Tuesday, March 13, 2012

Upgrading a cell phone the free way

A few weeks ago, I finally joined the twenty-first century and acquired my first smart phone. No, I’m not a Luddite, I just thought I couldn’t afford to do this just yet. You see, for the past couple of years, I’ve been going to school full time and my budget has been tight, tight, tight.

And before you stop reading to get out your dictionary to find out what a Luddite is, that’s someone that doesn’t embrace technology—that has never been me. In fact, if you were physically reaching for a dictionary, you may be a Luddite. Just kidding, if you’ve been in school like me, you have probably been encouraged to own a real dictionary. But I will also tell you, there’s an app for that.

As 2012 rolled around, I decided it would be better to upgrade to a free smart phone versus keeping my old phone for one more year. There had been a couple of instances recently where I was out of town without my laptop and could have benefitted greatly from a quick search for something on the phone. But there was still the issue of money for the data plan that is required when you have a smart phone.

Since I have all of my services—internet, home phone, and mobile phone—with AT&T, I was able to negotiate my rates with them. I also cancelled some extra features I had on my home phone and in total I came up with an extra $32 per month. This made the $25 data plan (2GB) affordable and I’m ahead by $7—woo hoo!

I could have gone with the $15 data plan (200MB), but everyone told me that I would use that up in no time, and it looks like they were correct about that. It’s possible not to do this if you always use Wi-Fi, but that’s unlikely if you are, for example, using a navigation app while traveling in your car.

So why didn’t I just cancel the home phone? That is partly because I’ve had it for so long that it’s hard to give up and partly because cell reception, regardless of carrier, is not the best at my house. I am looking into switching to VoIP, but that change will be for another time. And in case you don’t know, VoIP stands for Voice over IP. This is where you use your internet connection to make free phone calls.

Shortly after I upgraded my cell phone, I heard that AT&T is trying to encourage people to upgrade their old 2G phones by saying that they may lose the ability to make or receive calls in the future. I don’t know when this will actually occur, but if you’ve been hesitating like me because of funds, take a look at your current bills and see if you can shuffle some money around so that you can make the change before you’re forced to. And even if funds aren’t tight, why spend more than you have to?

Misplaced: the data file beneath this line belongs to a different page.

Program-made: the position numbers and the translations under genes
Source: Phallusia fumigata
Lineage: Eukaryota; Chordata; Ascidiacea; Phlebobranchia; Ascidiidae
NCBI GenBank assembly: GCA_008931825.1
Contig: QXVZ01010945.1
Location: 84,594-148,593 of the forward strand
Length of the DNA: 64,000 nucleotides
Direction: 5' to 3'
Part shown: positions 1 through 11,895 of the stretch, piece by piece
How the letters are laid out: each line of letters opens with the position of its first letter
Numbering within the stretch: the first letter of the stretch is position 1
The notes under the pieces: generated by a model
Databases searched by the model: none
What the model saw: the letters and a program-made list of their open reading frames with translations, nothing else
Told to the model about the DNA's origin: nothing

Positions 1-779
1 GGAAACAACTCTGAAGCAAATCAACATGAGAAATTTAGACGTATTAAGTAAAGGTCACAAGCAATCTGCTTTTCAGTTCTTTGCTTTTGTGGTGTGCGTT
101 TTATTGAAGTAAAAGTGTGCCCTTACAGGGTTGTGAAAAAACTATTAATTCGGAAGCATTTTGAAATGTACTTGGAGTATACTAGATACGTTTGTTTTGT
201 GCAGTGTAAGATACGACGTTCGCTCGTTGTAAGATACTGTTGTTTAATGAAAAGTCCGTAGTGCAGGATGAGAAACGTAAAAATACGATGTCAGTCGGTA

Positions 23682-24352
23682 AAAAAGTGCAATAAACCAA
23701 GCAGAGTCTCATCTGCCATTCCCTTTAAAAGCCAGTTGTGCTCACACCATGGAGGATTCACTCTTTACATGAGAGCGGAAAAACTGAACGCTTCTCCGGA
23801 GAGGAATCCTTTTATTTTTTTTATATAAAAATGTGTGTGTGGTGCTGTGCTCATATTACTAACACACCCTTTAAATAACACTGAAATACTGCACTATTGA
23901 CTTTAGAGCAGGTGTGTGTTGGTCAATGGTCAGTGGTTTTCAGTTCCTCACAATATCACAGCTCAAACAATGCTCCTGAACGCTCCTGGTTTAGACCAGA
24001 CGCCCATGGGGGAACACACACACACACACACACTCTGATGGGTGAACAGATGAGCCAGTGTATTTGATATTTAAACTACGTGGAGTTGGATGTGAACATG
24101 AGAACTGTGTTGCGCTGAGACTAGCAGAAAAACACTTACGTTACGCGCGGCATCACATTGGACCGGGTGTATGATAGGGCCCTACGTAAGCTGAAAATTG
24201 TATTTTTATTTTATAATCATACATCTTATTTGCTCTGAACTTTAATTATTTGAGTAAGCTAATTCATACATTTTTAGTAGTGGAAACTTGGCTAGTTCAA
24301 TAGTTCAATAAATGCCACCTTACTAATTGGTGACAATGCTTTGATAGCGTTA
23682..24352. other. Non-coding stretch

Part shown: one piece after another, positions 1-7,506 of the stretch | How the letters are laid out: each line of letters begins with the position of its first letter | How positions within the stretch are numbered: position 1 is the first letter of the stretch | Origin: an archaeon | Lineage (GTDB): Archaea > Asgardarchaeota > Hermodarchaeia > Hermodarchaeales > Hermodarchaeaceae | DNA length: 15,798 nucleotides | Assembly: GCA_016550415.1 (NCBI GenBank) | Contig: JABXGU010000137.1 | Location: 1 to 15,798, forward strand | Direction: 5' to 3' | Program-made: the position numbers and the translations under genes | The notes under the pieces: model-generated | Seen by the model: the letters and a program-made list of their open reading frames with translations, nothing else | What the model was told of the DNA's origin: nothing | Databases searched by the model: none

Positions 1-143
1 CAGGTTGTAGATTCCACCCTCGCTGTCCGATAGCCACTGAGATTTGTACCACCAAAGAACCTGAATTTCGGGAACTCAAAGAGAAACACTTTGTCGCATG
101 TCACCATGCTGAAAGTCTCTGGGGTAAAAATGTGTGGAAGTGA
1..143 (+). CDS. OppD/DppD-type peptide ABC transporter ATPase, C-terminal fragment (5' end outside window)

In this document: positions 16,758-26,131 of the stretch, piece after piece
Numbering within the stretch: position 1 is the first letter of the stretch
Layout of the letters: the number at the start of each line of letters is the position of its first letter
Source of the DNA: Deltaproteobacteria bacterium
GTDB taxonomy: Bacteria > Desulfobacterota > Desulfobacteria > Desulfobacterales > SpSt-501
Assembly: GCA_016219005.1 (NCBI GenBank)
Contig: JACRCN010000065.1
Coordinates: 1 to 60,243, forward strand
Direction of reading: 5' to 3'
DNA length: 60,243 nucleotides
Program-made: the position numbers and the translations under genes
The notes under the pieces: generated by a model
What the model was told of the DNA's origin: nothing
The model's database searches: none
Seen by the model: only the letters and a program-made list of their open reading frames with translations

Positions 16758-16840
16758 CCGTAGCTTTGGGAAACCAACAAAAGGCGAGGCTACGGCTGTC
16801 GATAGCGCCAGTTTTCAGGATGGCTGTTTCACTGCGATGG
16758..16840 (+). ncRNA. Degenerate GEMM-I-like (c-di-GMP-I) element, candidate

The other decision I had to make was how much to spend on the phone, and of course I wanted that to be free, too. There were quite a few phones that were only one cent, and that’s virtually free, right? Even the 3G iPhone was only ninety-nine cents, but it didn’t have a front-facing camera, and I had decided that I needed this so that I would have the option of using Skype on my phone. I already use Skype on my laptop, so I’m unsure I really needed that, but I had to select some features so that I could narrow down the choices.

You will have to decide what features are most important to you, but I also decided that the largest megapixel camera I could get is important to me. The Samsung Infuse—an Android phone—that I decided on has 8mp and the 3G iPhone was only 5mp. I also liked the idea of the memory being upgradable, and this is not an option on the iPhone. The memory is used for storage of apps, music, and photos. It’s possible I won’t need more than I have, but I just don’t want to be limited.

I’m very happy with my choice, but if you’re still not convinced that you should make the change, in a future post I will tell you all about everything else that you can do with your new smart phone—other than making phone calls, that is.

Question: Have I convinced you that this can be an easy and economical transition?
Leave a comment below and let me know. 

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